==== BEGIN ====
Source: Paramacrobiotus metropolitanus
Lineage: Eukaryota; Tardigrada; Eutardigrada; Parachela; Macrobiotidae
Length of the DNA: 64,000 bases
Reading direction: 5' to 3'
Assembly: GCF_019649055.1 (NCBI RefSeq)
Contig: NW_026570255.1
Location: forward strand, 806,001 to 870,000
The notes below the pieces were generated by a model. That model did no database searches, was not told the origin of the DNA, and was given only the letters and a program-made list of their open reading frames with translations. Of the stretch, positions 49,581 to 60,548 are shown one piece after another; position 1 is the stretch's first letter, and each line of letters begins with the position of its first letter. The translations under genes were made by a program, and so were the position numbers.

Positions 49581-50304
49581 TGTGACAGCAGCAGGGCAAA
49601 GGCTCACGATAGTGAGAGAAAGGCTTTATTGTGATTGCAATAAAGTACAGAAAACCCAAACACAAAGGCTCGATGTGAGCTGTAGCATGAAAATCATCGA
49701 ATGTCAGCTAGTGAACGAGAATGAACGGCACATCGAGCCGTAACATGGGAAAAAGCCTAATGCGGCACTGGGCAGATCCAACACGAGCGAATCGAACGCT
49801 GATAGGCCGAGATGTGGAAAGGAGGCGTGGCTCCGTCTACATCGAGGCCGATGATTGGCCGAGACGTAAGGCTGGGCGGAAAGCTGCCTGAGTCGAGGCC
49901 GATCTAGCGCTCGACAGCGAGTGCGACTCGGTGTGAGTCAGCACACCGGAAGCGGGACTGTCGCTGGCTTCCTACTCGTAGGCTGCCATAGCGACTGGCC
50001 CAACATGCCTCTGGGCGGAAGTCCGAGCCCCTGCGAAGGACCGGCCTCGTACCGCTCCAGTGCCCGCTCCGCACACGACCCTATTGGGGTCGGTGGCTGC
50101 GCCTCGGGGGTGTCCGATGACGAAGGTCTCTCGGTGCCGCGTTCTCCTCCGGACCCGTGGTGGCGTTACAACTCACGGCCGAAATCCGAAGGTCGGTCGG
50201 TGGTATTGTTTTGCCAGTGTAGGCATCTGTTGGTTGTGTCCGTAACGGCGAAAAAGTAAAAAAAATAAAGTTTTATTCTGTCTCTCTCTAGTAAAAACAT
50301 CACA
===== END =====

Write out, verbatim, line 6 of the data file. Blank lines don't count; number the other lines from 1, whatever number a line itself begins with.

Contig: NW_026570255.1